Very weak energy prices during the pandemic have created a low base for year-on-year comparisons. This has resulted in artificially high rates of headline inflation due to so called “base effects” (see chart 3).
Core inflation – which strips out these components – is a better measure of underlying price trends. The potential for higher for longer global energy prices has led to parallels being drawn with the 1970s. At that time, oil prices were very volatile for an extended period and wages were rising in many Western economies.
As a result, a number of these major economies experienced “stagflation”, a combination of slowing growth and accelerating core inflation. This is often known as “supply side inflation”, which can occur when economies have less capacity than expected as a result of labour shortages or bottlenecks, for example.
Such a scenario is an outside, albeit increasing, possibility.
Without careful economic management there is a risk we see round after round of wage and price rises, the destabilising “wage price spirals” referred to by IMF chief economist Gita Gopinath in early October. Here, expectations of inflation become a self-fulfilling prophesy. Prices climb – or become “unanchored” – as a result.
As things stand today, a number of components of core inflation which picked up as the US economy reopened earlier in the year (used cars, airline tickets, clothing, for example) have been moderating, giving some cause for optimism.
Second inflationary wave sooner than expected?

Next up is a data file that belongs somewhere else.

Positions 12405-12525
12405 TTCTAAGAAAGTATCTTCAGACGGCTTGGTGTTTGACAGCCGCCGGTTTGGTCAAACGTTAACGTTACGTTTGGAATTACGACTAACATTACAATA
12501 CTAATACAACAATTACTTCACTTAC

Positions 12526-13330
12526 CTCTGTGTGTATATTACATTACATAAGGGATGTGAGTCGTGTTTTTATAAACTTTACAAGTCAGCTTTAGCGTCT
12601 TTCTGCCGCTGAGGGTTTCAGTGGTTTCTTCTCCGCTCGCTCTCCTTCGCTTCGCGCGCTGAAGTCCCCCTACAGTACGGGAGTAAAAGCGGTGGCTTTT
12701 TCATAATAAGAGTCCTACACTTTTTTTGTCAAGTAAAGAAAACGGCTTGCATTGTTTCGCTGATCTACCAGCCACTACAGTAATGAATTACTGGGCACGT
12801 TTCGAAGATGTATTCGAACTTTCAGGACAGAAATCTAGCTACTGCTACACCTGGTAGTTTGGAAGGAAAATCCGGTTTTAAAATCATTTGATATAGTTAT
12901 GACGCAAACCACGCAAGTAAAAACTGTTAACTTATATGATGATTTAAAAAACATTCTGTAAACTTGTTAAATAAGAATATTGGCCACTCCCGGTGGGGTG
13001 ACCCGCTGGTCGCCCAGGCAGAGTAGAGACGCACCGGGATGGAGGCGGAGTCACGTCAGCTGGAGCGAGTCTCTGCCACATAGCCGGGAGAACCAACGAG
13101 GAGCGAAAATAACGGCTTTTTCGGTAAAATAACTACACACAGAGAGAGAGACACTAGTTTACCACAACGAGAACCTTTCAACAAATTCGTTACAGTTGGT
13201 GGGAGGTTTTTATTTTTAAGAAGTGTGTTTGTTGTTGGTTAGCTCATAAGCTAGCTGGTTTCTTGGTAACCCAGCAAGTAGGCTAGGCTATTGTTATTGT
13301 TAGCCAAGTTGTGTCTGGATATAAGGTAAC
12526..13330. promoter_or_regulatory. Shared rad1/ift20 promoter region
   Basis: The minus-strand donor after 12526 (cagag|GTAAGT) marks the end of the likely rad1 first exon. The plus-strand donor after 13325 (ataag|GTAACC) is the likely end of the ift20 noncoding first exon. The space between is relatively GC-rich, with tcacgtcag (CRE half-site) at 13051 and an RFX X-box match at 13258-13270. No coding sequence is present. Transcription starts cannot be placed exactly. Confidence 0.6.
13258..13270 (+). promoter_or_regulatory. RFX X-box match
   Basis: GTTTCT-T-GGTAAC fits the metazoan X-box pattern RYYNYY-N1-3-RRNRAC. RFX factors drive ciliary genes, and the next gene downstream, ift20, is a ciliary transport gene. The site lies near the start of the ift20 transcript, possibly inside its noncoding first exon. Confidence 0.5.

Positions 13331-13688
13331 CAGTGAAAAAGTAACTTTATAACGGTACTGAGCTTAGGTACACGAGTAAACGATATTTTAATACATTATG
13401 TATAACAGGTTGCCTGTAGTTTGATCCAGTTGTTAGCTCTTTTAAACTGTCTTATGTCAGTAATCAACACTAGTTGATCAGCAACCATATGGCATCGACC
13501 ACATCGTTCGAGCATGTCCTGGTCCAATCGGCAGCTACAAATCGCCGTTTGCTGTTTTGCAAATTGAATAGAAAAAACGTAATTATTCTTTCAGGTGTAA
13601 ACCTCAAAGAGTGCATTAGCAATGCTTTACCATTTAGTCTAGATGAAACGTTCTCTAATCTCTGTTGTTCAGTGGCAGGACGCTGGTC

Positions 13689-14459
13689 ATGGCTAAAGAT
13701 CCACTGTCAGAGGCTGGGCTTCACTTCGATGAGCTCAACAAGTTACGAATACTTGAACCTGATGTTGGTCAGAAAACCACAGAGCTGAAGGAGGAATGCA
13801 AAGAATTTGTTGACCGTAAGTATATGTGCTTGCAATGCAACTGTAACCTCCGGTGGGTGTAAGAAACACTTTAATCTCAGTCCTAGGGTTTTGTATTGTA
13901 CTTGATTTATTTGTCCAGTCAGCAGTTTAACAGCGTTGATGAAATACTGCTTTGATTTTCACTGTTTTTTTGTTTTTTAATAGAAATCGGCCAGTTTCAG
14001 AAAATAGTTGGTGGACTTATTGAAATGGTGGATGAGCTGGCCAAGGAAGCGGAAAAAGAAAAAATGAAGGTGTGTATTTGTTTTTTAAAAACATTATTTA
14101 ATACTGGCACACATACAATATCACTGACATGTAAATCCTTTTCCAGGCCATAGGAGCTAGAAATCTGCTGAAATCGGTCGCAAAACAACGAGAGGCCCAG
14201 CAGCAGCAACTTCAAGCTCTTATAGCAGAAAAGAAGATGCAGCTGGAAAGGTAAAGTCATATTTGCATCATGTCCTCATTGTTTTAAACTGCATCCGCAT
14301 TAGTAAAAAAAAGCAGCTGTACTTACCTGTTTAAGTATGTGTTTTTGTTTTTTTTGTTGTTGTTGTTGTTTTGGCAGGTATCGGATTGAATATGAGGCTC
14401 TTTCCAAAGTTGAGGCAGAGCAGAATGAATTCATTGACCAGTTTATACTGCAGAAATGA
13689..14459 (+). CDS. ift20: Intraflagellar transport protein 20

Although this is restraining inflation overall, the concern is that rising wages drive up some of the other core components where the relaxation of lockdown restrictions had little impact. This could include the cost of accommodation, for example.
The result could be a second wave of core price increases, the so-called second-round effects occurring earlier than many forecasts suggest. At present core CPI in the US is anticipated to dip back towards 2% next year, before picking up again.
National Federation of Independent Business (NFIB) survey data shows almost 30% of small US firms are planning pay rises in the next three months, the highest proportion for more than 15 years.
The Bureau of Labor Statistics’ employment cost index, measuring employee compensation across the US economy, often tracks the NFIB survey. This is adding to concerns of higher wages coming down the line. (see chart 4).
“We are concerned about a second wave of inflation coming through as companies face higher wages and try to pass the cost of paying them onto consumers,” said Wade, explaining the current focus on the US labour participation rate (see chart 5).
The participation rate shows the percentage of the population aged over 16 who are working or actively looking for work. After falling quite sharply during the pandemic it has since recovered. But by September it was still around 1.5 percentage points below its pre-pandemic level, which is equivalent to a deficit of approximately 3.1 million workers.
“Wages are increasing as companies try to pull people back into the workforce,” said Wade. “Everyone has anecdotal evidence of how this is occurring, not just in the US, but across Europe and the UK wages are rising and in certain sectors quite strongly.”
For this reason there will be a lot of focus on the next set of US employment data covering October. Optimists hope that the return of schools and the end of enhanced benefits will spur people back into the jobs market, but fear of Covid and changing lifestyles may delay this.
After flatlining, economists are keen to see if the participation rate begins to inch back up again.
Those in charge of managing the smooth functioning of economies would welcome seeing some of the 3.1 million US workers return to the jobs market. Their participation might ease labour shortages and reduce the risk of a second wave of core inflation occurring sooner than expected.